Deseante Jones took a deep breath as she prepared to speak about the worst night of her life.
About 50 people stood outside the Franklin Street courthouse during a candlelight vigil for Jones’ mother and two others killed in a head-on collision one year ago.
Relatives, anti-drunk driving activists and community members surrounded Jones as she recalled her emotions that night and shared her family’s hopes for the coming weeks.
Darlene McGee, Felecia Harris, and Harris’ granddaughter Jahnice Beard, 6, were killed when their Subaru was hit by a Jeep Wrangler the Highway Patrol said then-UNC student Chandler Kania, 20, was driving in the wrong direction on Interstate 85 near the I-40 split.
Alex Faison, a relative of the victims, organized the vigil to bring attention to the dangers of drinking and driving.
“They need to know that their good time can affect someone else’s life,” he said.
As people walked by the event, some stopped and others just glanced at a photograph of the mangled Subaru leaning against the podium.
“It’s still fresh,” said Jones. “It’s as if it happened yesterday.”
The three were returning from a family reunion and memorial service for McGee’s mother in Virginia. The urn holding the ashes of McGee’s mother was in the car.
Now, McGee’s ashes rest in an urn kept at Jones’ father’s home.
“I see her every day,” he said. “Spiritually and mentally she’s still here.”
McGee and Harris were childhood friends who “grew up together” and had just moved to Charlotte said Tonya Conard, a cousin.
“It was supposed to be a new beginning,” she said.
Conard, who said she saw McGee and Harris on holidays, remembers the two as “very family oriented” people who “had hopes and dreams.”
Her husband, Harold Conard, remembered watching the news the morning after the crash and seeing images of the accident, not knowing who the victims were. Then, he and his wife got the call.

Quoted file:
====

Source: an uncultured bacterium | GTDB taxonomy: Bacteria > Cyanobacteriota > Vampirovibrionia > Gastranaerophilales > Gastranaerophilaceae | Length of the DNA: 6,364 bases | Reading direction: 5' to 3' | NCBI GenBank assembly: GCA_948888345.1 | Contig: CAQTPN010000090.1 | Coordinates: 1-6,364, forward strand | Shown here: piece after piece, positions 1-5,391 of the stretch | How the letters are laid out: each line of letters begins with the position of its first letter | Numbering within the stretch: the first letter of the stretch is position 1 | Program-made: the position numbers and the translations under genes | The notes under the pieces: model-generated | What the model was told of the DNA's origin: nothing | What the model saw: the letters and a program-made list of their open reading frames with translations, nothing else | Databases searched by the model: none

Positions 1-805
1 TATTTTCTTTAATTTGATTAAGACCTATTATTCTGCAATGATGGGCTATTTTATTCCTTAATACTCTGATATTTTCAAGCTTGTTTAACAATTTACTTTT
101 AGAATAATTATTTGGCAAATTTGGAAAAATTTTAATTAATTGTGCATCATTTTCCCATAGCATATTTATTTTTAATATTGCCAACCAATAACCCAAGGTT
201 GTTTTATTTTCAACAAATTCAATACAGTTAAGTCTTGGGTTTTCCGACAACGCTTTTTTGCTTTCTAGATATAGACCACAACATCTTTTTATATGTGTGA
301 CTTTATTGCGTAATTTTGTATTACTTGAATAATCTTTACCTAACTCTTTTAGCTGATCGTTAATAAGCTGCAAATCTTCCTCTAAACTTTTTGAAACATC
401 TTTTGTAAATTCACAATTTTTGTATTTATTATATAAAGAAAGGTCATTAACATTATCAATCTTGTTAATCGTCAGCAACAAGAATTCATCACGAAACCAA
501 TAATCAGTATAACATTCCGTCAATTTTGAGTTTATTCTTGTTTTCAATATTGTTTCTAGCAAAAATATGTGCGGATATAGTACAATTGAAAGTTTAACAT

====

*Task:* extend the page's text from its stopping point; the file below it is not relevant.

“I was devastated,” he said.
A similar situation motivated Saundra Dockery, who was at the vigil on behalf of Mothers Against Drunk Driving, to speak out, she said.
Dockery joined the group shortly after a drunk driver killed her daughter. She said the vigil helped “put a face” with the names of the victims.
“They’re good for the families, but we also want people to know the individuals who were killed had hopes,” she said.
Jones was “overwhelmed” by the support she saw at the vigil, which included prayers and gospel music. She calmly called for justice.
“We need to make efforts to prevent another loss,” Jones said. “If he is not punished, it will set a tone that someone can do something like this and not be punished.”
Kania faces three counts of second-degree murder, as well as civil lawsuits filed by the victims’ relatives. His blood-alcohol level was 0.17 – more than twice the state’s legal limit for someone 21 and older – and he had marijuana in his system, investigators said.
Jones said that although the family is upset with the loss of loved ones, they are “not holding on to anger.”
“I want to have faith in the justice system,” she said. “This will either make me a believer or not a believer.”